3. No, it took four weeks to finish the policy package they were working on. That, and letting the presumptive blowhard know just where he stands in the pecking order. In other words, the real “we the people will be steering the agenda, and if he wants to be a success, then he had better get aboard. That bit about separation of powers was a shot across the bow.

    David L (95f470)

  4. I would bet heavy on traitor ryan voting as a Clinton Republican.
    This dope is a proven liar.

    mg (f81376)

  5. Speaker Ryan would have been a big improvement in 2002 over Speaker Hastert, that’s for sure.

    Kevin M (25bbee)

  6. mg, any speaker or president you really liked would never get elected.

    Kevin M (25bbee)

  7. Speaker Ryan would have been a big improvement in 2002 over Speaker Hastert, that’s for sure.

    Yeah. Apart from the awful pedophilia (which we didn’t know about then), Hastert was little more than a vote counter in a role that needed vision and leadership. At his best Ryan has Newt Gingrich’s intellect and policy chops without his megalomania. But I know that in certain holier-than-thou quarters Ryan is just a RINO sellout because he honored the awful deal that Boehner cut on his way out the door. This is why Republicans can’t have nice things.

    JVW (eabb2a)

  8. “letting the presumptive blowhard know just where he stands in the pecking order.”

    Oh, I think Mr. Trump knows good and well where he stands in the pecking order. More votes than any previous Republican primary candidate ever, and 5 more states to go.

    And I suspect that in these 4 weeks of meetings Mr. Trump very carefully explained to Mr. Ryan how the cow ate the cabbage.

    fred-2 (ce04f3)

  9. And more votes against him than any nominee before as well.

    MD in Philly (6d89d7)

  10. “But was there ever dog that praised his fleas?” — W.B. Yeats

    “Woof, woof!” — Paul Ryan.

    gwjd (ff21af)

  11. Hahahahahahahahaha Paul Ryan.

    Patterico (86c8ed)

  12. I hope Beldar stops by this thread because, all joking aside, I am interested to see how he reconciles his past expressions of respect for Ryan with today’s endorsement. This is not mockery. I respect Beldar greatly. I am just interested in what he has to say.

    Patterico (86c8ed)

  13. You guys disturb me somewhat. I guess I am just old and wedded to some antiquated ideals of ethics or something.

    I seem to remember the whole world (not excepting myself) baying at this rich upstart Trump to sign a pledge, just one simple pledge. He eventually did pledge to support the eventual nominee of the Republican Party without running off and starting a new party and running against the R nominee.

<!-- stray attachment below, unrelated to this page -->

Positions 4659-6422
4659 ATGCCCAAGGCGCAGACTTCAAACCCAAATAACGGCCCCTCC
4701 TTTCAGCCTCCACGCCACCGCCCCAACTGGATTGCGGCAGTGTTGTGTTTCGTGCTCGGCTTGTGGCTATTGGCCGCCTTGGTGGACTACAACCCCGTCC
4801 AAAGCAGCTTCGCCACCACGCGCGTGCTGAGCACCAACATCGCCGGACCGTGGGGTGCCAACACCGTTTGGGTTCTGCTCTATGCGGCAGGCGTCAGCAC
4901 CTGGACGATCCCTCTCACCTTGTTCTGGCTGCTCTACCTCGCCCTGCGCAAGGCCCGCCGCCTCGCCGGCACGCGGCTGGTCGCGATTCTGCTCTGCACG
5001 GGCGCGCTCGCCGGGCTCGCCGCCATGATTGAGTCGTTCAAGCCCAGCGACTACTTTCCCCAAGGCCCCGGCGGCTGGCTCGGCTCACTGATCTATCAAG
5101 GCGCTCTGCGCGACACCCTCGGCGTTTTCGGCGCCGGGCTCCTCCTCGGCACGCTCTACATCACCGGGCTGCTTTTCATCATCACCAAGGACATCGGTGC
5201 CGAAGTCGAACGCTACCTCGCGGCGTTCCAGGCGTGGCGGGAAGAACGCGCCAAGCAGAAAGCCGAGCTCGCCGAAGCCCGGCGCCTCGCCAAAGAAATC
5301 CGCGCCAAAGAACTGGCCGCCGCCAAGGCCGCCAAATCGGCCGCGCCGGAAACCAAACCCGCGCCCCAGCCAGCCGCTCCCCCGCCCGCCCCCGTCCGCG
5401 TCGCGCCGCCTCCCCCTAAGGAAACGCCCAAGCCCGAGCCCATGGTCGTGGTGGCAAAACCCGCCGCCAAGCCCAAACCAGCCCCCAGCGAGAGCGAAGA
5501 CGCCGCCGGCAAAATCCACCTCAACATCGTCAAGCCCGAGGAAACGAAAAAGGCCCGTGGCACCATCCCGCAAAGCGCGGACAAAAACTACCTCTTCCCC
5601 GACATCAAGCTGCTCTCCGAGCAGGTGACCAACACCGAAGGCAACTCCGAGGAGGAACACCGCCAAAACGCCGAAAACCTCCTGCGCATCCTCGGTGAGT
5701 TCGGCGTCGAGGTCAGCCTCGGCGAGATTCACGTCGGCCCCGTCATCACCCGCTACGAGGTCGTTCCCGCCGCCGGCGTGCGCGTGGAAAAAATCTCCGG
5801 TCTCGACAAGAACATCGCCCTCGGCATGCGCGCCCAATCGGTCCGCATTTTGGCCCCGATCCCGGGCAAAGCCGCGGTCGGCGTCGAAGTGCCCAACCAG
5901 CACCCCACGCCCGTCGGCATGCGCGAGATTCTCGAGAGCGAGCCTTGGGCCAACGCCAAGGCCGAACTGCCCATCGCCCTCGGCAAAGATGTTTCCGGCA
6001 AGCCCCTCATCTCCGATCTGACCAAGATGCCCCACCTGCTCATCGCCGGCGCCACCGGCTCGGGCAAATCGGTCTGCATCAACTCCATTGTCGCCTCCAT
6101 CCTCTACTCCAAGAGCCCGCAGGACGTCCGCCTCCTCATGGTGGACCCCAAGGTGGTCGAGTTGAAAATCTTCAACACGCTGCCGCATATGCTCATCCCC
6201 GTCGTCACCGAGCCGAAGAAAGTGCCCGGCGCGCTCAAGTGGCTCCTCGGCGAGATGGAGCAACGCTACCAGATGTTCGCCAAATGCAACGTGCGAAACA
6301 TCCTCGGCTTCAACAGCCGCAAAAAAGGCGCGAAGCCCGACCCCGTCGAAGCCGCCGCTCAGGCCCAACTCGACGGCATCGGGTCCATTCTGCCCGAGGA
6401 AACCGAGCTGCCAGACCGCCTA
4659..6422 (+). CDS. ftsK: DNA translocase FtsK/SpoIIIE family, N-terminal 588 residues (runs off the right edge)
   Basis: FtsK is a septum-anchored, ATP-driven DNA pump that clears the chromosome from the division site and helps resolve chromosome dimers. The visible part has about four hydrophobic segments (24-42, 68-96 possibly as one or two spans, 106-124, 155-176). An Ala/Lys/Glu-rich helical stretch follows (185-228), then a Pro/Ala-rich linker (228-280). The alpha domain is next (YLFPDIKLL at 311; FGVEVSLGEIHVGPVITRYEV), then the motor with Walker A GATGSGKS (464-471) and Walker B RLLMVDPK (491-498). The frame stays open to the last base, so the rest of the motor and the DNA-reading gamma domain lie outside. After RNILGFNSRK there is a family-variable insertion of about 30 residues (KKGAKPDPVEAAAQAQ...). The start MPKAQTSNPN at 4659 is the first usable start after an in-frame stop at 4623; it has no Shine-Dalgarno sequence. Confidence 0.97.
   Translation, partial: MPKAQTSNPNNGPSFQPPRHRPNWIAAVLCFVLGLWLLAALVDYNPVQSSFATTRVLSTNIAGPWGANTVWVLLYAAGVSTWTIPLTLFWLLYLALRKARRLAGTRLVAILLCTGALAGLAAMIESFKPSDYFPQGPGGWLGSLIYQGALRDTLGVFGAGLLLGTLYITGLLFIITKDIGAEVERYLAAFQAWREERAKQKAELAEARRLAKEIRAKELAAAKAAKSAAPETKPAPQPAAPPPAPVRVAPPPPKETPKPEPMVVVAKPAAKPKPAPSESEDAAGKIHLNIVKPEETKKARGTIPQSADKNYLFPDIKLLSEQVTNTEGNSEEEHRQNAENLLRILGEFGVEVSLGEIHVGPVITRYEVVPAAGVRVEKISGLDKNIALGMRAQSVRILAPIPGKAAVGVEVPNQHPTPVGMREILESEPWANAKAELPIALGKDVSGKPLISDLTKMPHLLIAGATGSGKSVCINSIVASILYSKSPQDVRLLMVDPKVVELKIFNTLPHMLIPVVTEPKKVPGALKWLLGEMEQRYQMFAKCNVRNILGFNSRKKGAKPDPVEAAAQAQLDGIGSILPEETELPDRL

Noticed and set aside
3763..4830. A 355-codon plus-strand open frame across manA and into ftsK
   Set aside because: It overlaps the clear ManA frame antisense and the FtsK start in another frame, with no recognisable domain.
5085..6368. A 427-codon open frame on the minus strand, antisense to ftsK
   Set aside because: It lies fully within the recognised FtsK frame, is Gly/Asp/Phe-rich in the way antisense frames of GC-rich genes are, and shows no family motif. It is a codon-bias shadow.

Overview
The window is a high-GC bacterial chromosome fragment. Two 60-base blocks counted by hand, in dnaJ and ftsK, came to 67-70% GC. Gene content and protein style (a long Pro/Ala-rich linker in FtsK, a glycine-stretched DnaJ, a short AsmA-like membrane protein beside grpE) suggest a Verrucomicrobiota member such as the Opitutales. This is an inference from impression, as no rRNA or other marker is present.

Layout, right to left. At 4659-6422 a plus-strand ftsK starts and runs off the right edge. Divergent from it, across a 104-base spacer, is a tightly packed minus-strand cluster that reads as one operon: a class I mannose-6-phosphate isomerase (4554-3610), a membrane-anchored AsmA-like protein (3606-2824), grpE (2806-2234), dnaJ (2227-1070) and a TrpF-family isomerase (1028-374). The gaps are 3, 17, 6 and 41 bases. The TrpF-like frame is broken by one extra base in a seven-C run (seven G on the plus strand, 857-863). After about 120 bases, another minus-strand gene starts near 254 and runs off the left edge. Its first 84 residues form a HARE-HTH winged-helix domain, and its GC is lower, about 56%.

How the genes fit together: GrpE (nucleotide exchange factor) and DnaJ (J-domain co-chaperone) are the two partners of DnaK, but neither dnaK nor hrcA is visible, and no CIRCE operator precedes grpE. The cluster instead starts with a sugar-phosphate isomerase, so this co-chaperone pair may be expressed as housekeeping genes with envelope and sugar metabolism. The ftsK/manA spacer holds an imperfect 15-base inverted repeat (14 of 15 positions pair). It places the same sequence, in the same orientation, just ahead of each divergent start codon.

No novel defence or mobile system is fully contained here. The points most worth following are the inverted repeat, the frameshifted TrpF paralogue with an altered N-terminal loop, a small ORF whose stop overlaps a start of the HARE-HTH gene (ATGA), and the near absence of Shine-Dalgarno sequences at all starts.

Well, we be right and truly hoist on our own petard. The scumbag turd is our nominee.

    Now, to my antiquated notion of ethics that means I am pretty much honor bound to support him with the goal of minimizing the risk of a D POTUS, Hillary, Sanders, or some upstart like Pocohauntus. I am honestly wondering why you fellows are working so hard to get a third party going or almost anything other than swallow some pride and do the right thing based on earlier cries demanding Trump not bold and go third party.

    Maybe the perspective of 70+ years has be realizing that no matter who is nominated by which party the nominee is an ignorant, narcissistic, utter and complete scofflaw. Even Reagan was a flawed human. He was flawed our way, hence the best choice.

    BUT NOT ONE OF THE #$)*(&@#ERS SERIOUSLY CUT THE SIZE OF GOVERNMENT AND INCREASED PERSONAL LIBERTY. So they were all, each and every one, scumbags. All we can ask is, “Is this candidate OUR scumbag?”

    {o.o}

    JDow (babe94)

  14. Atlas shrugged.

    Now his kids know what to get him for Father’s Day– T-shirts emblazoned with the well-deserved and highly appropriate phrase, “I’m With Stupid!”

    DCSCA (a343d5)

  15. 1. I never asked him to sign any pledge. Nor did I myself sign any pledge to back the GOP nominee whoever he was and no matter what. So how am I bound? How is Bill Kristol bound? He never asked Trump to sign any pledge either, so far as I know. Why should any Republican voter regard himself as bound?

    2. Trump proved that his “pledge” wasn’t worth squat anyway when he threatened to run third-party after having signed it. Evidently, his pledge was conditioned on the Republican Party treating him “fairly,” with “fair treatment” being defined unilaterally by Trump himself. In contract law, this would be called an illusory promise, and such promises cannot be considered as valid consideration for a binding contract.

    gwjd (ff21af)